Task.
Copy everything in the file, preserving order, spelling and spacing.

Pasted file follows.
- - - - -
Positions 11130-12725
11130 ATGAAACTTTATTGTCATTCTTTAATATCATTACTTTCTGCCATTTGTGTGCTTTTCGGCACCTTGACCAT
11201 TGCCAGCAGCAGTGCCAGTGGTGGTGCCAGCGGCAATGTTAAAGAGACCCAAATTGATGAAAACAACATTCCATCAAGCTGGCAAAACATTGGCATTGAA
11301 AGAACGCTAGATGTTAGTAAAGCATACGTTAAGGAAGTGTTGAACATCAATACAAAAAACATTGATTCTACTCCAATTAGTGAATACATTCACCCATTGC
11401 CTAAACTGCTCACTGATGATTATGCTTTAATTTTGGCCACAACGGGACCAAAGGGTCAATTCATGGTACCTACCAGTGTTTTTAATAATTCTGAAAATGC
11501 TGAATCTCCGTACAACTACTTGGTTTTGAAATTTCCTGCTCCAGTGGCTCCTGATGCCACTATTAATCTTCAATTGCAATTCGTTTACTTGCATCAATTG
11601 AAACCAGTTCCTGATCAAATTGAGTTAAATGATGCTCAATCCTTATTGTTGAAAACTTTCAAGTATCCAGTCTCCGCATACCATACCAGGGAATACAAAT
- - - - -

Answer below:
Positions 11130-12725
11130 ATGAAACTTTATTGTCATTCTTTAATATCATTACTTTCTGCCATTTGTGTGCTTTTCGGCACCTTGACCAT
11201 TGCCAGCAGCAGTGCCAGTGGTGGTGCCAGCGGCAATGTTAAAGAGACCCAAATTGATGAAAACAACATTCCATCAAGCTGGCAAAACATTGGCATTGAA
11301 AGAACGCTAGATGTTAGTAAAGCATACGTTAAGGAAGTGTTGAACATCAATACAAAAAACATTGATTCTACTCCAATTAGTGAATACATTCACCCATTGC
11401 CTAAACTGCTCACTGATGATTATGCTTTAATTTTGGCCACAACGGGACCAAAGGGTCAATTCATGGTACCTACCAGTGTTTTTAATAATTCTGAAAATGC
11501 TGAATCTCCGTACAACTACTTGGTTTTGAAATTTCCTGCTCCAGTGGCTCCTGATGCCACTATTAATCTTCAATTGCAATTCGTTTACTTGCATCAATTG
11601 AAACCAGTTCCTGATCAAATTGAGTTAAATGATGCTCAATCCTTATTGTTGAAAACTTTCAAGTATCCAGTCTCCGCATACCATACCAGGGAATACAAAT